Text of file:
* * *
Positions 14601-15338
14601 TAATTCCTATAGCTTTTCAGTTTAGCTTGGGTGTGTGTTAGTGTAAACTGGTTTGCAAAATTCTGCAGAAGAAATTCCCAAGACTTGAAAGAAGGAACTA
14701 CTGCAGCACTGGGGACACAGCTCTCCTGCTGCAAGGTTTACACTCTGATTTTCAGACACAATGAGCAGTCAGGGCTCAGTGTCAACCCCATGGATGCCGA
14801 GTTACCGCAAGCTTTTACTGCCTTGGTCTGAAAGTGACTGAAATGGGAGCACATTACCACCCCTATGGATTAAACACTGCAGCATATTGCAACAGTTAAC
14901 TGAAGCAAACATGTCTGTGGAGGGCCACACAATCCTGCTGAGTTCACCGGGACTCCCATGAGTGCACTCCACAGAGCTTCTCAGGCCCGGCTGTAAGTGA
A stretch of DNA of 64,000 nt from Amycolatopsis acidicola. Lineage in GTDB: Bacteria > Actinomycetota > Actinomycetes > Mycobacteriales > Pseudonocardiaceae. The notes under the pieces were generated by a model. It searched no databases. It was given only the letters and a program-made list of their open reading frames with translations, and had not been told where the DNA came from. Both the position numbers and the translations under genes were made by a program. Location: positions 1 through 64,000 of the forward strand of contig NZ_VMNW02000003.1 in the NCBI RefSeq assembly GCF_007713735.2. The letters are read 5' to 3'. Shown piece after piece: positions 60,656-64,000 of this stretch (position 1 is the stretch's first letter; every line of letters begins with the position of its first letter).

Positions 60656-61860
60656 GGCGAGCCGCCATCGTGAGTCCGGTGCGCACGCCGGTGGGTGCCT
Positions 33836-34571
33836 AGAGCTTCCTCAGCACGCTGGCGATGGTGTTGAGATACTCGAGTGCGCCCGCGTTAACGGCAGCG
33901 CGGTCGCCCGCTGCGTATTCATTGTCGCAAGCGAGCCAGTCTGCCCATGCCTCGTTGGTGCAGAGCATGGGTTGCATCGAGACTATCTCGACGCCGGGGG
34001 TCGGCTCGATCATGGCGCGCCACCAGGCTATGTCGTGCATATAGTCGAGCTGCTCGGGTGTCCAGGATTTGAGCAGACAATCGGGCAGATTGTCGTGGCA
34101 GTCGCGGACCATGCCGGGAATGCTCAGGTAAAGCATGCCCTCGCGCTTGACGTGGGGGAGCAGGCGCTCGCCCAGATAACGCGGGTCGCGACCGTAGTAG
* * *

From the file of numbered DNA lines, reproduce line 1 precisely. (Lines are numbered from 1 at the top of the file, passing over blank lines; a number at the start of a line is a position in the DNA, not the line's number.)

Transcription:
Positions 14601-15338